The latest bellicose statement follows North Korea's weekend display of military hardware in a parade marking the birthday of its founder Kim Il Sung and two attempted missile tests, one of which failed. "So yes, we are evaluating all of those options", Tillerson told reporters at the State Department.
The council expressed its strong determination to deal more proactively with North Korea's provocations by stating that their further signification measures include sanctions, the ministry said in a press release on Friday (Korean time).
The Bush administration had removed North Korea from the list of state sponsors of terrorism in 2008 after North Korea agreed to continue disabling a plutonium plant and permit access for inspections to verify that it froze its nuclear program.
"We fully support the efforts of all states in order to make sure that North Korea does not acquire the capacities that would become a threat not only to the region but in a wider area of the world", he told reporters.
The council has imposed six sets of sanctions on North Korea - two of which were adopted a year ago - to significantly ramp up the punitive measures and deny Kim Jong-Un's regime hard currency revenue. While it's not entirely known what a North Korean strike might look like, South Korea is remaining vigilant and may deploy a new missile defense system. Such actions by the United States and its worldwide allies, as well as continued military exercises on the coasts near the DPRK, are considered by Pyongyang as an open sign of hostility and constant threat.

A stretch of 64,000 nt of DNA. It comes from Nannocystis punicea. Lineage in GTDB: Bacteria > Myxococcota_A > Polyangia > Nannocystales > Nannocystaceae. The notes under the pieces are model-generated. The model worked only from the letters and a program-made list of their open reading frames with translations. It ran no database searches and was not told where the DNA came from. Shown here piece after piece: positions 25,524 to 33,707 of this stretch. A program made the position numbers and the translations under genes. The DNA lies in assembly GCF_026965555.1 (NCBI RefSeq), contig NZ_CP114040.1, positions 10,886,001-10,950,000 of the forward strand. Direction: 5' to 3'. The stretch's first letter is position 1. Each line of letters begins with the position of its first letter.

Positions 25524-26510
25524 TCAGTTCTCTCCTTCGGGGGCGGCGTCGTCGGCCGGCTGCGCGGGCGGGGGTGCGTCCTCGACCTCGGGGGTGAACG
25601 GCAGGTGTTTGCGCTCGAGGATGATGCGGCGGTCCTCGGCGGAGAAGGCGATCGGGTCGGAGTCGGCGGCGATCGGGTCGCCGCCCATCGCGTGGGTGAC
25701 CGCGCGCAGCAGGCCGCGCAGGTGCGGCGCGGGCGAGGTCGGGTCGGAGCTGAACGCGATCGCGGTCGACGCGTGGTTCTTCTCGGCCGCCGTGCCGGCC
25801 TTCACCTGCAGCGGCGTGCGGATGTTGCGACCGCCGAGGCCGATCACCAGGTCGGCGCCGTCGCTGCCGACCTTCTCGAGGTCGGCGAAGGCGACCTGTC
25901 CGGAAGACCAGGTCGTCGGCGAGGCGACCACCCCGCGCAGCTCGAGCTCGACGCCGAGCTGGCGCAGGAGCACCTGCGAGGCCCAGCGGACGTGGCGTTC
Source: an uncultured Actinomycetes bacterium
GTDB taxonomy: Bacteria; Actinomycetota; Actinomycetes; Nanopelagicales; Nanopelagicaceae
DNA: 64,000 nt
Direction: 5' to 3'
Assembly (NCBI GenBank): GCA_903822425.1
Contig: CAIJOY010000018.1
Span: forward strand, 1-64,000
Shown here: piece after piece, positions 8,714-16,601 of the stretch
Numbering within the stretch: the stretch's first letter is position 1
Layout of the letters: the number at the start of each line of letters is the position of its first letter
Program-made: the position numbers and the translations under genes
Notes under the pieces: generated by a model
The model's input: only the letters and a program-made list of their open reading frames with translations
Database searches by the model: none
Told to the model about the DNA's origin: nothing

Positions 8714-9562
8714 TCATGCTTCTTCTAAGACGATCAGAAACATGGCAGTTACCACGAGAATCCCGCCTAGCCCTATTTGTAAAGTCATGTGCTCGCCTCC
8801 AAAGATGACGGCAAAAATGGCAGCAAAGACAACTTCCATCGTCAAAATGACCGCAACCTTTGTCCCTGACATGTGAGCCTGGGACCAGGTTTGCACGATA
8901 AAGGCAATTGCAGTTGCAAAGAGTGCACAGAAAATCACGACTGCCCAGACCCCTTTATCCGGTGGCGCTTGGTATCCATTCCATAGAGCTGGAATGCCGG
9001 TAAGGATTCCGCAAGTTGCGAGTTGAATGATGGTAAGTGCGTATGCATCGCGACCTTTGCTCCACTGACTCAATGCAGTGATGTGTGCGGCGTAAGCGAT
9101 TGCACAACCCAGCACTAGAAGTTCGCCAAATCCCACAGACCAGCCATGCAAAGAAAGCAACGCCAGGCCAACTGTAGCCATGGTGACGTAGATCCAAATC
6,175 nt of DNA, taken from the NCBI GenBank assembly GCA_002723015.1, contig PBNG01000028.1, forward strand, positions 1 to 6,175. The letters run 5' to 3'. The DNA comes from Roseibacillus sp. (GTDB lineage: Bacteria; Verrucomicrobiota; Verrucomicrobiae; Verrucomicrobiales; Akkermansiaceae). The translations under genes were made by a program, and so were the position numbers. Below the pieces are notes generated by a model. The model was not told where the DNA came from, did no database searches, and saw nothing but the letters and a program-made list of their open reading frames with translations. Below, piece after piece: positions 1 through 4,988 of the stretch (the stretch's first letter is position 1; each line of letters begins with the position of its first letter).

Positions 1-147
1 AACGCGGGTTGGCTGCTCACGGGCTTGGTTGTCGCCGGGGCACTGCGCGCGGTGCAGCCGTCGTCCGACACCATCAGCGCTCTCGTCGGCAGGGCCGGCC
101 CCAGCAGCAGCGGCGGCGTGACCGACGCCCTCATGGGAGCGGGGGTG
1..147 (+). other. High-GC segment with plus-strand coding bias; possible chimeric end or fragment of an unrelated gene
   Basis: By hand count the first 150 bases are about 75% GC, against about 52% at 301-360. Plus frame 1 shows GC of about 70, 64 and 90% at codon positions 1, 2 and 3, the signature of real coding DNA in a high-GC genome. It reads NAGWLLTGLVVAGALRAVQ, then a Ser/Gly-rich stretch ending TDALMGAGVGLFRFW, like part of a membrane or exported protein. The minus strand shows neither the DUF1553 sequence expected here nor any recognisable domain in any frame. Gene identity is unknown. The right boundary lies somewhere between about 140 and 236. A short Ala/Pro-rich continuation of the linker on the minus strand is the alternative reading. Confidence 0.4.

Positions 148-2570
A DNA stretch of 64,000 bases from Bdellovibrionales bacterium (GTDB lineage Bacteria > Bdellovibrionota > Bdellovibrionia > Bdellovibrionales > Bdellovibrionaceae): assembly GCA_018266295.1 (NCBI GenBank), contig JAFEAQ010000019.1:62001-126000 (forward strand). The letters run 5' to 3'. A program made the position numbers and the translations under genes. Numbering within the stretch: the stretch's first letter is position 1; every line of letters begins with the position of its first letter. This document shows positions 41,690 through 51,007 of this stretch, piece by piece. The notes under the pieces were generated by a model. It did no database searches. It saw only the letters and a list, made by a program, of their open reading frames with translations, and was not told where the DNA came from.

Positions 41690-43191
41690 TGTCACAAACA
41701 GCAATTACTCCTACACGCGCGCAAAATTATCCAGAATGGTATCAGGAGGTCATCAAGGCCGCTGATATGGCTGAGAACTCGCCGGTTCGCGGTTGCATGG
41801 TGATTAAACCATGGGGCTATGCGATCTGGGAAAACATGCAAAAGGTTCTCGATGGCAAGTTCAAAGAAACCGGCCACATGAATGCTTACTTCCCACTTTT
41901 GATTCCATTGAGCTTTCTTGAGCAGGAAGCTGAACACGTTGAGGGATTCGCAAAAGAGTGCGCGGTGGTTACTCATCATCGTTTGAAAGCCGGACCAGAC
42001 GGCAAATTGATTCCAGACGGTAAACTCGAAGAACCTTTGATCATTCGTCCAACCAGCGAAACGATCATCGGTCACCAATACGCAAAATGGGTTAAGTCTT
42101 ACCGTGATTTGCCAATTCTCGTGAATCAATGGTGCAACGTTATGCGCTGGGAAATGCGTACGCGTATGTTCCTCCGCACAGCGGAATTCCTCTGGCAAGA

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UNITED NATIONS The United Nations Security Council on Thursday condemned North Korea's latest missile test and demanded Pyongyang not conduct any more nuclear tests in a statement that was delayed as the United States and Russian Federation sparred over its language.
The US has military forces in South Korea on a permanent basis, and routinely threatens the North with military action.
The South Korean defence ministry said USA and South Korean air forces were conducting an annual training exercise, codenamed Max Thunder, until April 28.
William Perry, who served as USA defence secretary from 1994 to 1997 and negotiated with North Korea, said he did not believe Pyongyang was planning a surprise attack, despite the fiery rhetoric.